Book Review: Where Trust Lies
Janette Oke has sold millions of copies of dozens of book titles and I have enjoyed many of those titles. Most of her work that I’ve read in the past has been set in nineteenth century western North America. She writes Where Trust Lies along with her daughter, Laurel Oke Logan, and sets it in 1920’s Eastern Canada. The change of setting was a pleasant surprise when I began the book because sometimes when an author that writes exclusively in the same era and area their work can begin to feel formulaic. Oke and Logan did a good job portraying the time period, affectively capturing the cultural change of the era and the cross-generational conflict it sometimes caused.
The book opens with Beth Thatcher’s train ride home after teaching in a small, western town for a school year; she’s returning to her wealthy Toronto family having left a new love behind. Her family has planned a coastal cruise for vacation. Beth is conflicted about leaving with them because her beau has promised to telephone her and she also wants to wait for correspondence that will invite her to return and teach the school again in the fall. Ultimately, she does travel with her family where she becomes re-acquainted with her sisters comes to truly know her mother for the first time. They share the cruise with a trio of opportunistic criminals who ultimately prey on the Thatcher family.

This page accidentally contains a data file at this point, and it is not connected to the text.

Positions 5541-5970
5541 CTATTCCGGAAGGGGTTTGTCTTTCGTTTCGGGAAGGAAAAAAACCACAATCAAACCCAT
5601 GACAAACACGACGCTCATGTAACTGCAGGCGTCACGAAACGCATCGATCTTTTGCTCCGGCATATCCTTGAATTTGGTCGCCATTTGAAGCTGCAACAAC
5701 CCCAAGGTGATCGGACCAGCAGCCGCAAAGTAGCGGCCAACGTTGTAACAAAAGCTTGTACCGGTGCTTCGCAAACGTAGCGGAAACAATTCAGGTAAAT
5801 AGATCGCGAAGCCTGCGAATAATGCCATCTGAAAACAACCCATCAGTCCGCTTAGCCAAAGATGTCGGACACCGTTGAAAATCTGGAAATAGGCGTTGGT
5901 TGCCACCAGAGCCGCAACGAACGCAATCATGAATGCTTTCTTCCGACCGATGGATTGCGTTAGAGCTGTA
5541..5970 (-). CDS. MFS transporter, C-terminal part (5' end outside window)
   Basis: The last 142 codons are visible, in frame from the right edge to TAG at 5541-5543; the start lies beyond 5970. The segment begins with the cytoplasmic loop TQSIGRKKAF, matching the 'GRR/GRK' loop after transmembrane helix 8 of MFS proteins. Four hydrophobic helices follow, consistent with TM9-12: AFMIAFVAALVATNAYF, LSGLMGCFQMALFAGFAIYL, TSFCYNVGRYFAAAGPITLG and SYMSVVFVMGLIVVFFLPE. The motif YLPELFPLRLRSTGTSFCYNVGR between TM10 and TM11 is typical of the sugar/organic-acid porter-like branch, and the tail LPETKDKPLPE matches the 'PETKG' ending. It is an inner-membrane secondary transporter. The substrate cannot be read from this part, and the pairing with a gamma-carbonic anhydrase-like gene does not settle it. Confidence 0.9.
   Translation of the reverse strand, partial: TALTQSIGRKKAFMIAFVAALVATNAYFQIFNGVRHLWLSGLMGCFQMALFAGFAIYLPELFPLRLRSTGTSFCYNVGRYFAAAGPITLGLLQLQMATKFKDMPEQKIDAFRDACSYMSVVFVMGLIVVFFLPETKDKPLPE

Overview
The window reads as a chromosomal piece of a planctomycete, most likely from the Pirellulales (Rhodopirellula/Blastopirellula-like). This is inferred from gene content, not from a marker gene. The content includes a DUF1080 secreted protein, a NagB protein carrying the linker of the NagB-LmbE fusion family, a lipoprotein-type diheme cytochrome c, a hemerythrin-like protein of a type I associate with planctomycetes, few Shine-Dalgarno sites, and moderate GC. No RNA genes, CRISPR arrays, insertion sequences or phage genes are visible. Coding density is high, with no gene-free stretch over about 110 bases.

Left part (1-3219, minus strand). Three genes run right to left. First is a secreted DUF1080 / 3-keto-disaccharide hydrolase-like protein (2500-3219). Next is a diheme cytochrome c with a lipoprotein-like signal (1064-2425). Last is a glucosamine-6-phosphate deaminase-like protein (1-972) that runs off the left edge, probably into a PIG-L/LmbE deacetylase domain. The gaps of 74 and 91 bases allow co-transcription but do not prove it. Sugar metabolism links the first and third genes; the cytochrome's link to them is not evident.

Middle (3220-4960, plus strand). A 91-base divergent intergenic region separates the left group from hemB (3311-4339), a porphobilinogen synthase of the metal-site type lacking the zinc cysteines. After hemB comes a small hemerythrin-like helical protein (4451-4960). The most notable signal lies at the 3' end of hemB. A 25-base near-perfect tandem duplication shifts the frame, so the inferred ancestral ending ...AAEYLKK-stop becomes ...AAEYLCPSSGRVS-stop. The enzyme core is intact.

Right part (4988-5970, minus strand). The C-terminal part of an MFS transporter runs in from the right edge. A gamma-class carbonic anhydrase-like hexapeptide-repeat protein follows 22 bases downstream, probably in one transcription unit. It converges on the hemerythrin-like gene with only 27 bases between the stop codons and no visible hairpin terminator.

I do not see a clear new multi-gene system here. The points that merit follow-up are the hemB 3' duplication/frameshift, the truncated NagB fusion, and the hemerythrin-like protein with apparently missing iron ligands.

While Beth Thatcher is the protagonist, a fair amount of the drama ultimately involves another sister so that the focus of the book is not the dramatic criminal activity, but rather Beth’s reaction to it and her growing relationships as the drama unfolds. Again this was an unexpected approach, but pleasantly so.
As we’ve come to expect in Mrs. Oke’s books, her characters are well developed and captivating. You can see the story building and sense that a twist to the plot is approaching long before she unveils the details of it. She and Mrs. Logan present the criminal element so thoroughly that I had an uneasy feeling in every scene where they were present.
The only distraction to this well written novel is the complex setting. The Thatcher family cruises along the St. Lawrence and the eastern coast of Canada and the United States. It was fascinating to imagine making such a journey and Oke and Logan give rather detailed descriptions of many of the landmarks and ports. I really enjoy books that give me details of the setting, I enjoy building that mental image of the characters interacting there. However, in this case I found it a bit overwhelming to envision each new port of call, hotels they stayed in and attractions they visited. It was unlike a journey by train or stagecoach in which the changing landscape is viewed and perhaps described as the characters pass through it while the story unfolds within the confines of the car or coach.
Overall, I greatly enjoyed Where Trust Lies and am happy to recommend it to you.
The publisher supplied this book in return for a fair review.
Where Trust Lies, Oke & Logan, Bethany House Publishers, 2015
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